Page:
uploads///KSU Carloads

Kansas City Southern’s Coal Carloads Offered a Surprise


Nov. 20 2020, Updated 4:31 p.m. ET

Kansas City Southern’s carloads

In the week ended July 9, 2016, Kansas City Southern’s (KSU) total railcars were down 5.8% compared with the corresponding period last year. In the reported week of 2016, KSU hauled ~23,000 railcars against nearly 25,000 during the same period in the previous year. Even the carloads other than coal and coke registered a fall of 9.7% in the reported week of 2016.

The fall in KSU’s carloads in the week ended July 9, 2016, was lowest among all the reporting Class I railroads. You should note that KSU’s freight transportation prospects are also linked with the movement of overall Mexican railcar units.

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Are coal carloads important to KSU?

In the week ended July 9, 2016, Kansas City’s coal and coke railcar units were up 12.2% on a year-over-year basis. In the same week, KSU hauled ~5,000 units of coal and coke against 4,400 plus units in the week ended July 11 last year.

Utility coal, other coal, and petroleum coke accounted for 7.4% of KSU’s total revenues in 2015. Plus, the utility coal and petroleum coke carloads represented ~11% of total 2015 carloads. Even though percentage-wise, this figure may not be significant, it’s important given the company’s relatively small scale of operations.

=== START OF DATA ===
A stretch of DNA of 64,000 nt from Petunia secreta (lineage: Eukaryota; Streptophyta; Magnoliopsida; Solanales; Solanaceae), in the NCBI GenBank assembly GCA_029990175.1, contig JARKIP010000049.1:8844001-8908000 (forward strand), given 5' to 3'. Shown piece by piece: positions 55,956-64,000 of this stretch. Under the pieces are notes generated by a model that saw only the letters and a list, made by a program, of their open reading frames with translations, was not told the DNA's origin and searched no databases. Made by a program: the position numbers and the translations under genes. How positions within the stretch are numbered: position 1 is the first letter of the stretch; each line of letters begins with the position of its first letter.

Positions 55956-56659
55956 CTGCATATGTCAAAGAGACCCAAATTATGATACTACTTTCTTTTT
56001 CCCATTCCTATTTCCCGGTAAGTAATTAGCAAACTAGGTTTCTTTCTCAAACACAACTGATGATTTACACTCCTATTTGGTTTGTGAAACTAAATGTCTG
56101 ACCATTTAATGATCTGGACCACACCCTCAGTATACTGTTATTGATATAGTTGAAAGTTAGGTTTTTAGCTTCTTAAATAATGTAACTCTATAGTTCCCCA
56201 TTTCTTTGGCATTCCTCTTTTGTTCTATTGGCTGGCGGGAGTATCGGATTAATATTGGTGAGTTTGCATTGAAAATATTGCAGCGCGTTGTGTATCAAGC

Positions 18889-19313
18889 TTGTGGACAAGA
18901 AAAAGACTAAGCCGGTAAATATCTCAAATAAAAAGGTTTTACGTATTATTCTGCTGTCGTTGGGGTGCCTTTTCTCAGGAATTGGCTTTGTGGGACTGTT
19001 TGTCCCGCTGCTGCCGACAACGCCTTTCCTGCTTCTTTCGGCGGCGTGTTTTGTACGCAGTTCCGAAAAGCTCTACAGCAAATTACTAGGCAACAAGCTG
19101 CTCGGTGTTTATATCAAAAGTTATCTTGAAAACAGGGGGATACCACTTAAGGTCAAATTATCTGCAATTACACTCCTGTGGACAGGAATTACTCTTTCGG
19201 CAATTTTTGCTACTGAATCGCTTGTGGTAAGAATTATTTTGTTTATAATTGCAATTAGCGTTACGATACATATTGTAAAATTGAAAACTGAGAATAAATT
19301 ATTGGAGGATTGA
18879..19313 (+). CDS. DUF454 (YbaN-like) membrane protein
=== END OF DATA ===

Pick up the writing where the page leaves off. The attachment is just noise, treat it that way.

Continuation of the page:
The company moves coal originating from the Powder River Basin in Wyoming and coal mined in the Midwest US. Coal producers operating in that region like Alpha Natural Resources (ANR) and Peabody Energy (BTU) have anticipated weak coal shipments in 2016. BTU filed for Chapter 11 bankruptcy protection in the US on April 13. Black Hills (BKH) also operates in the same region but doesn’t produce coal commercially.

Investors who want exposure to the transportation sector can invest in the iShares US Industrials ETF (IYJ). All major US railroads make up 5% of the portfolio holdings of this ETF.

Commodity groups

For the week ended July 9, 2016, main commodity groups in the green zone were:

  • motor vehicles and equipment
  • waste and non-ferrous scrap
  • food and kindred products

The major commodities in the red zone were:

  • grains
  • pulp, paper, and allied products
  • chemicals
  • petroleum products
  • metals and products

You can compare this week’s rail data with data from the previous week in Why Freight Rail Traffic Rose in the Week Ending July 2.

For more information on major US railroad (XLI) stocks, visit Market Realist’s railroads page. In the coming part, we’ll take a look at the intermodal traffic of Kansas City Southern.


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